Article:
(Source: SpaceX) During our next flight, SpaceX will attempt the precision landing of a Falcon 9 first stage for the first time, on a custom-built ocean platform known as the autonomous spaceport drone ship. While SpaceX has already demonstrated two successful soft water landings, executing a precision landing on an unanchored ocean platform is significantly more challenging.
The odds of success are not great – perhaps 50% at best. However this test represents the first in a series of similar tests that will ultimately deliver a fully reusable Falcon 9 first stage.
Returning anything from space is a challenge, but returning a Falcon 9 first stage for a precision landing presents a number of additional hurdles. At 14 stories tall and traveling upwards of 1300 m/s (nearly 1 mi/s), stabilizing the Falcon 9 first stage for reentry is like trying to balance a rubber broomstick on your hand in the middle of a wind storm.
To help stabilize the stage and to reduce its speed, SpaceX relights the engines for a series of three burns. The first burn – the boostback burn – adjusts the impact point of the vehicle and is followed by the supersonic retro propulsion burn that, along with the drag of the atmosphere, slows the vehicle’s speed from 1300 m/s to about 250 m/s. The final burn is the landing burn, during which the legs deploy and the vehicle’s speed is further reduced to around 2 m/s.
To complicate matters further, the landing site is limited in size and not entirely stationary. The autonomous spaceport drone ship is 300 by 100 feet, with wings that extend its width to 170 feet. While that may sound huge at first, to a Falcon 9 first stage coming from space, it seems very small. The legspan of the Falcon 9 first stage is about 70 feet and while the ship is equipped with powerful thrusters to help it stay in place, it is not actually anchored, so finding the bullseye becomes particularly tricky. During previous attempts, we could only expect a landing accuracy of within 10km. For this attempt, we’re targeting a landing accuracy of within 10 meters.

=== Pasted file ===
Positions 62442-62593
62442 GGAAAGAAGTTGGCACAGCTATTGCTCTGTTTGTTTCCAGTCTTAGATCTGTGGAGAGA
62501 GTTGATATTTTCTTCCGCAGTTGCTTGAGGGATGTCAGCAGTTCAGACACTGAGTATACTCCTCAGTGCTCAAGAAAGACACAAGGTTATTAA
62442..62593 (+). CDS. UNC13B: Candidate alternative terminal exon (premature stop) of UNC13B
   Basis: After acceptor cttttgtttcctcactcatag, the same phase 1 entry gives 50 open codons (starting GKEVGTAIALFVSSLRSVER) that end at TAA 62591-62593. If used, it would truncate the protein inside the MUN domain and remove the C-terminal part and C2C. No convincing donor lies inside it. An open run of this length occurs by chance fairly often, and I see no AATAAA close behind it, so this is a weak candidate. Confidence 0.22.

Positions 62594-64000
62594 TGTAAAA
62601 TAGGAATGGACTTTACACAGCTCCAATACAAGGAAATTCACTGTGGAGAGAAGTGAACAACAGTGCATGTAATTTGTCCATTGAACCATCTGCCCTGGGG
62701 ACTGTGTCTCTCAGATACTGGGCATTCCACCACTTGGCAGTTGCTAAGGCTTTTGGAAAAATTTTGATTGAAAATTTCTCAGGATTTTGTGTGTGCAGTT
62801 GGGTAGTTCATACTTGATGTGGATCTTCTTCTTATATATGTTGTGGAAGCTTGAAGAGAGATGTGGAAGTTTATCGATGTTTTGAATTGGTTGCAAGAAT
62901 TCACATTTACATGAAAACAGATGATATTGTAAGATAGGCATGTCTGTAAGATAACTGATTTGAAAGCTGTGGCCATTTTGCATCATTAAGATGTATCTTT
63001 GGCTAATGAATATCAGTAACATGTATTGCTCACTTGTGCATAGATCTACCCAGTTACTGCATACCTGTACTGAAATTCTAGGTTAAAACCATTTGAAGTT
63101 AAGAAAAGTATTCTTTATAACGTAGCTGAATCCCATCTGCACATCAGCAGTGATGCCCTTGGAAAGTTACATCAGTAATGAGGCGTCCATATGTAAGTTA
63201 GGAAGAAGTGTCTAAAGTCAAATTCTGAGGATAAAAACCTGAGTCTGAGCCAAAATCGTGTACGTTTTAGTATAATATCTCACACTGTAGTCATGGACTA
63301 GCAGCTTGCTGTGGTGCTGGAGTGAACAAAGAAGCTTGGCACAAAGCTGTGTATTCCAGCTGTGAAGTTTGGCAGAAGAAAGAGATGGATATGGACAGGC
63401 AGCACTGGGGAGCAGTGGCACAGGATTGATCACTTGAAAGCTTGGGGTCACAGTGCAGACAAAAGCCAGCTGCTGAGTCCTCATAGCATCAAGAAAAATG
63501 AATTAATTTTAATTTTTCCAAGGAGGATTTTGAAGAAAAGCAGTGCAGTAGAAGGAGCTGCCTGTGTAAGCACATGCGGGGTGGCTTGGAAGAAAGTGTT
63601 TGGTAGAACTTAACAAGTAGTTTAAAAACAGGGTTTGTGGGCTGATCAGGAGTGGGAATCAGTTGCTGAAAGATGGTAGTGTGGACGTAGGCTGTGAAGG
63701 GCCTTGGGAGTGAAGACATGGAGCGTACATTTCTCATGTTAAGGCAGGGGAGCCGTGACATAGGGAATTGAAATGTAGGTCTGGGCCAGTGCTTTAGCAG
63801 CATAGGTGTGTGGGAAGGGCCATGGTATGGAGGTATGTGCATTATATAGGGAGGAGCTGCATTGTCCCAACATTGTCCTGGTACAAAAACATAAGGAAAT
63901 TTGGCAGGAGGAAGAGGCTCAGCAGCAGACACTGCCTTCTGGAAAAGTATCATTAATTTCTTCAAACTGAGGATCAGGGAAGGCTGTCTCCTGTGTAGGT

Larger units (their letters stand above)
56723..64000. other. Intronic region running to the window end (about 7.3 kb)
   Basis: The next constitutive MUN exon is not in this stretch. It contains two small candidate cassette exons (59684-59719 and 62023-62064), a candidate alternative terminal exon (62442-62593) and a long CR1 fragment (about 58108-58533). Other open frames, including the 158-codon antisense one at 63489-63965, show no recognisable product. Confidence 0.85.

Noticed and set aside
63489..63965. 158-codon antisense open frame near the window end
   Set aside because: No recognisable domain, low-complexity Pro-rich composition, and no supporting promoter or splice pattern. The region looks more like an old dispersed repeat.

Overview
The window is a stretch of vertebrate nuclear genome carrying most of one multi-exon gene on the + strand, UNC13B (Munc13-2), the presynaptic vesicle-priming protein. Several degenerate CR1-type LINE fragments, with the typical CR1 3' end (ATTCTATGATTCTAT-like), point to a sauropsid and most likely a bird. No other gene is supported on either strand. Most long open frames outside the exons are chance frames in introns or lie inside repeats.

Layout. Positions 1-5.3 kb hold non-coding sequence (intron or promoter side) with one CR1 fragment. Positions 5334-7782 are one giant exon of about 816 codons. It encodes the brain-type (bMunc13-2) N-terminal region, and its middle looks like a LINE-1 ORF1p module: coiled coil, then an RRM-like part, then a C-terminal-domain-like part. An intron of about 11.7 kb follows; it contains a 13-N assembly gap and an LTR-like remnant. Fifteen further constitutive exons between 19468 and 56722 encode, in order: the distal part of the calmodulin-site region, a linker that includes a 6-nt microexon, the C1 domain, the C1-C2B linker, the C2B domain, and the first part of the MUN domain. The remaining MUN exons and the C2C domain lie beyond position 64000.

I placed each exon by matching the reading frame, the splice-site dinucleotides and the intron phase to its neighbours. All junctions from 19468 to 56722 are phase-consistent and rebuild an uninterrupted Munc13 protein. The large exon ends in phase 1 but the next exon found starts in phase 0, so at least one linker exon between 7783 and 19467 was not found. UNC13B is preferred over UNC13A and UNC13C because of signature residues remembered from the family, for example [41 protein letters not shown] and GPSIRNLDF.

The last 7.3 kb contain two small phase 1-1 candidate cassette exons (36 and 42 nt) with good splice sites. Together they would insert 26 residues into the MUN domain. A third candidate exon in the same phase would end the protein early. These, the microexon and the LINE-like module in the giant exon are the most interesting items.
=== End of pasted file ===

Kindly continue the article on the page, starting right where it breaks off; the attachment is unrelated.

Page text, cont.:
A key upgrade to enable precision targeting of the Falcon 9 all the way to touchdown is the addition of four hypersonic grid fins placed in an X-wing configuration around the vehicle, stowed on ascent and deployed on reentry to control the stage’s lift vector. Each fin moves independently for roll, pitch and yaw, and combined with the engine gimbaling, will allow for precision landing – first on the autonomous spaceport drone ship, and eventually on land.
Similar steerable fins can also be seen in this test video:
The attempt to recover the first stage will begin after stage separation, once the Dragon spacecraft is safely on its way to orbit. The concept of landing a rocket on an ocean platform has been around for decades but it has never been attempted. Though the probability of success on this test is low, we expect to gather critical data to support future landing testing.
A fully and rapidly reusable rocket – which has never been done before – is the pivotal breakthrough needed to substantially reduce the cost of space access. While most rockets are designed to burn up on reentry, SpaceX is building rockets that not only withstand reentry, but also land safely on Earth to be refueled and fly again. Over the next year, SpaceX has at least a dozen launches planned with a number of additional testing opportunities. Given what we know today, we believe it is quite likely that with one of those flights we will not only be able to land a Falcon 9 first stage, but also re-fly.
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